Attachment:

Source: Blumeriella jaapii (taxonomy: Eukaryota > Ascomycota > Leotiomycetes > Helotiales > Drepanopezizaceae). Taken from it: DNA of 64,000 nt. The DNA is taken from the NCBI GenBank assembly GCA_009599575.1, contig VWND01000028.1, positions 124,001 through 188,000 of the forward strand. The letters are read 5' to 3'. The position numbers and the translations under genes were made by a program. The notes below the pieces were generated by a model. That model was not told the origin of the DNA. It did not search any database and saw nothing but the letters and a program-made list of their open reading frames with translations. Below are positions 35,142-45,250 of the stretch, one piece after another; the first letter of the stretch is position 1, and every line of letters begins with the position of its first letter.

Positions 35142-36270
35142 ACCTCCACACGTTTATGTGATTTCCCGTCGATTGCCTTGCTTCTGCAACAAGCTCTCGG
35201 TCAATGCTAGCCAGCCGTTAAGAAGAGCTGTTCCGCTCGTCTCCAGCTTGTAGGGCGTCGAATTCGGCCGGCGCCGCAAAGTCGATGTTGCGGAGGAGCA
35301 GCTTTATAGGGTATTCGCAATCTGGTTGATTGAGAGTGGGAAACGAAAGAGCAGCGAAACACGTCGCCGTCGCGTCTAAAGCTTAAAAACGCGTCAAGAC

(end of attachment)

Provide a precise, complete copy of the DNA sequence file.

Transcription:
Source: Blumeriella jaapii (taxonomy: Eukaryota > Ascomycota > Leotiomycetes > Helotiales > Drepanopezizaceae). Taken from it: DNA of 64,000 nt. The DNA is taken from the NCBI GenBank assembly GCA_009599575.1, contig VWND01000028.1, positions 124,001 through 188,000 of the forward strand. The letters are read 5' to 3'. The position numbers and the translations under genes were made by a program. The notes below the pieces were generated by a model. That model was not told the origin of the DNA. It did not search any database and saw nothing but the letters and a program-made list of their open reading frames with translations. Below are positions 35,142-45,250 of the stretch, one piece after another; the first letter of the stretch is position 1, and every line of letters begins with the position of its first letter.

Positions 35142-36270
35142 ACCTCCACACGTTTATGTGATTTCCCGTCGATTGCCTTGCTTCTGCAACAAGCTCTCGG
35201 TCAATGCTAGCCAGCCGTTAAGAAGAGCTGTTCCGCTCGTCTCCAGCTTGTAGGGCGTCGAATTCGGCCGGCGCCGCAAAGTCGATGTTGCGGAGGAGCA
35301 GCTTTATAGGGTATTCGCAATCTGGTTGATTGAGAGTGGGAAACGAAAGAGCAGCGAAACACGTCGCCGTCGCGTCTAAAGCTTAAAAACGCGTCAAGAC